The commission established by ECPS would get to rewrite the police rule book, including the policies on use of force. It would also hire and fire the head of the agency that investigates police crimes. Finally, ECPS contains a referendum to give Chicagoans the choice for the direct election of the commission, and the power to hire and fire the superintendent of police.

Lightfoot is facing a defeat in the city council as a majority of alderpersons are supporting ECPS.

Major caucuses in Chicago city council unite for ECPS

CAARPR and GAPA began talks in January along with the chief sponsors of the two bills, Alderpersons Carlos Ramirez-Rosa and Leslie Hairston for CPAC, and Roderick Sawyer and Harry Osterman for GAPA. The negotiations took on a greater urgency in February when Lightfoot cancelled a planned meeting of the Public Safety Committee to stymie the progress being made between the two organizations. Roderick Sawyer received a call during the meeting, and when he announced Lightfoot’s interference, he said, “This is war.”

On February 19, the two groups issued a joint statement. CAARPR’s Frank Chapman said, “The mayor is interfering because she does not want to see any change that would diminish her power, and what we are doing is putting the power in the hands of the people because that is where the power belongs.”

In March, the two groups united on the language of the bill, and then went to work to get the majority of the city council to support the bill. The city council Socialist Caucus had been with CPAC since 2015; the Progressive Reform Caucus was at the negotiating table with GAPA and CPAC. The Latino Caucus came to support ECPS shortly after.

Then with the help of a united group of 11 Black labor leaders (from SEIU Health Care Illinois/Indiana, SEIU Local 73, CTU, Transit Workers Union Locals 241 and 308, American Postal Workers Union, and the National Alliance of Letter Carriers, the Coalition of Black Trade Unionists, and the A. Phillip Randolph Institute), the Black Caucus joined the movement.

Class struggle behind the scenes

With the caucuses closing ranks, ECPS now has the support of a majority of the city council. This sets up a major confrontation between Lightfoot and the council, and the prospect of a veto by the mayor. Mayoral vetoes are rare in Chicago. The last one was 15 years ago. The alderpersons who played a leadership role in the negotiations, Carlos Ramirez Rosa and Roderick Sawyer, believe that they will gather enough council votes to override a veto by Lightfoot.

Looking at a deeper level, the level of conflict between Lightfoot and the city council is revealing the underlying material interests the different forces represent. Like most big city mayors, Lightfoot represents the major capitalist powers in Chicago: LaSalle Street banks, the Commodity Exchange, and investment firms; and the big real estate developers. Black and Latino alderpersons represent the petty bourgeoisie and bourgeoisie of the Black, Chicano/Mexicano and Puerto Rican nationalities – the small capitalists and professionals that are the dominant classes within those communities.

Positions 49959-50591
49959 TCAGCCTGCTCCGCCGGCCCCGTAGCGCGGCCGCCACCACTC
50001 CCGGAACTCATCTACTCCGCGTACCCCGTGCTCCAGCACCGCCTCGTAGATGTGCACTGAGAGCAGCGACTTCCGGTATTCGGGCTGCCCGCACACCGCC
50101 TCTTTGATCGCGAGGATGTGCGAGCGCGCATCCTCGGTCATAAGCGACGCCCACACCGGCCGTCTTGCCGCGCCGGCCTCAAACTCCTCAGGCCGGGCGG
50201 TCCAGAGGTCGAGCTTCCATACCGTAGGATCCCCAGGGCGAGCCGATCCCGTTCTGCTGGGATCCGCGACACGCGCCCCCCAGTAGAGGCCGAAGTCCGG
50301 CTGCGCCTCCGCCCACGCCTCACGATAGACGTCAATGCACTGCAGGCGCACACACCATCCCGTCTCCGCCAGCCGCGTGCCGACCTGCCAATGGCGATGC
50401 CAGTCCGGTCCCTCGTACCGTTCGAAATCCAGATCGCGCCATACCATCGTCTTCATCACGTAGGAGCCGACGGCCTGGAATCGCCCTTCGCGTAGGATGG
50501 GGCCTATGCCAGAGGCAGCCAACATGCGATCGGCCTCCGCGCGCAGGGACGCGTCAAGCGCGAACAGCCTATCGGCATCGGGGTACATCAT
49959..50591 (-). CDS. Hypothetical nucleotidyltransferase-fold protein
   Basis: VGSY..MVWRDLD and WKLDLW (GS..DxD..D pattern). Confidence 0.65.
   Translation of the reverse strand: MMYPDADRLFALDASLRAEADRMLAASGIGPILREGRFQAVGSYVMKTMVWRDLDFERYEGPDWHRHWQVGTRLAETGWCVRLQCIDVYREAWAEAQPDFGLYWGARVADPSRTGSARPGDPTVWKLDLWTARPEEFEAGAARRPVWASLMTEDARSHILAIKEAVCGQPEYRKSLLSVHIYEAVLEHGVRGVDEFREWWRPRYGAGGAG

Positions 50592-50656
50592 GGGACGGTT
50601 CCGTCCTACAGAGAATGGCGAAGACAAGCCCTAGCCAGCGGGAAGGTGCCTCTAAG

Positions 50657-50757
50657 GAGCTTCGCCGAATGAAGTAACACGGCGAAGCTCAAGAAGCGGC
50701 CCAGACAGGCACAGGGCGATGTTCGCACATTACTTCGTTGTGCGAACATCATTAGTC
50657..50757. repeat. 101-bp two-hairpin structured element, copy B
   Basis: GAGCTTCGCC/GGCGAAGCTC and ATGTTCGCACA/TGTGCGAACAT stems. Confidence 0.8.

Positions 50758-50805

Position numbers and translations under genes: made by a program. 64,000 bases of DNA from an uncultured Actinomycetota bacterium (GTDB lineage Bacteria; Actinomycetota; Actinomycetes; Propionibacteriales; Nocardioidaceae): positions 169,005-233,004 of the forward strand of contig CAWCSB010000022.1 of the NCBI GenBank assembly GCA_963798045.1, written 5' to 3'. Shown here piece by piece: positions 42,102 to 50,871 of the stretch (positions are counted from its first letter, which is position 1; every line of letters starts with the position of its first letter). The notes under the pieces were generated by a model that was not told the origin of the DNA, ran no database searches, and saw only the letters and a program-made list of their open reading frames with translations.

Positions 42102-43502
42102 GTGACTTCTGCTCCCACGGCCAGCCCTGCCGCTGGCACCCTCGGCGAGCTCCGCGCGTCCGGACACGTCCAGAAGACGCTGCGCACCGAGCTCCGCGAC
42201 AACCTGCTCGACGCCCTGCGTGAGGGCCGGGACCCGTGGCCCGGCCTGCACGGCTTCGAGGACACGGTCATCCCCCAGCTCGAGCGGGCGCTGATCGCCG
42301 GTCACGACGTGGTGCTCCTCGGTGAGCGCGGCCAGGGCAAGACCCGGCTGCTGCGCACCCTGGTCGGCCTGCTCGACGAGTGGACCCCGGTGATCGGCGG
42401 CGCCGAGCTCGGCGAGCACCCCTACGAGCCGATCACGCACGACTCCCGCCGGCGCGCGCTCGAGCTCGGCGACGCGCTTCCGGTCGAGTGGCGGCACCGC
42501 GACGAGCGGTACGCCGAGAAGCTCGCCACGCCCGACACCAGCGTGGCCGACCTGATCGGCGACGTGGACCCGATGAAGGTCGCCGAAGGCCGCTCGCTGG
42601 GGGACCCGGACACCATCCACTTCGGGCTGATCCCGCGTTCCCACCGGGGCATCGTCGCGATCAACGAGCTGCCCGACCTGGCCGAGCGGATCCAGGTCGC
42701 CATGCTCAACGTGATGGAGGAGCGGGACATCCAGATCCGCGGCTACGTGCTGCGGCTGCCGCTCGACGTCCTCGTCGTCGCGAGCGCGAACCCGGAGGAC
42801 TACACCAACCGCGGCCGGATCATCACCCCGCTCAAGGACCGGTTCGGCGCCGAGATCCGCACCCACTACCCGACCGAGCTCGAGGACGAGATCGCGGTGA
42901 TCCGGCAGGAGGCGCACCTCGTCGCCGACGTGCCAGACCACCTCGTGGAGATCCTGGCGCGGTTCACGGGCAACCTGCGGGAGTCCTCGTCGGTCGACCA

Lightfoot is a Black, queer woman, and gets racist treatment from the media. Also, she is attacked by the Fraternal Order of the Police and other racists, just as Barack Obama experienced in his two terms in the White House. But when the Black Lives Matter movement began the chant, “Who do you protect, who do you serve?” against CPD, everyone in this movement knew the answer. The police are there to defend the interests of the white ruling class. And the mayor provides cover for the cops.

The wards in the oppressed communities have been hit the hardest by COVID-19 and the economic crisis. On top of that, these areas – particularly Black neighborhoods – suffer the most from police occupation. All classes in the hood and the barrio are oppressed, including the professionals and small businesspeople from among whose ranks most alderpersons arise.

The constituents of the Black Caucus are crying out for relief from the pandemic, from the economic crisis and from police terror. And they want community control of the police, to determine who polices their communities and how they are policed. That’s why the Black Caucus broke with Lightfoot.

Showdown in city council between progress and ‘business as usual’

On Friday, May 21, the city council’s Public Safety Committee held its long delayed meeting to consider police accountability legislation. Lightfoot attempted to block the GAPA/CPAC ordinance being submitted as a substitute ordinance for the previous GAPA language. But on the 21st, Committee Chair Alderperson Chris Taliaferro announced that ECPS will be voted on in the June meeting. After Lightfoot’s bill was introduced, he announced her bill would be voted on as well.

Chicago is one of the cities with the worst problems of racist policing in the country. It is the only city to have apologized and paid reparations to victims of police torture. Kim Foxx, the current states attorney, has called Chicago “the wrongful conviction capital of the U.S.”

Now Chicago is poised to leap to having the strongest and most democratic police accountability system in the country. The decision is in the hands of the city council: will they stay united with the movement in the streets?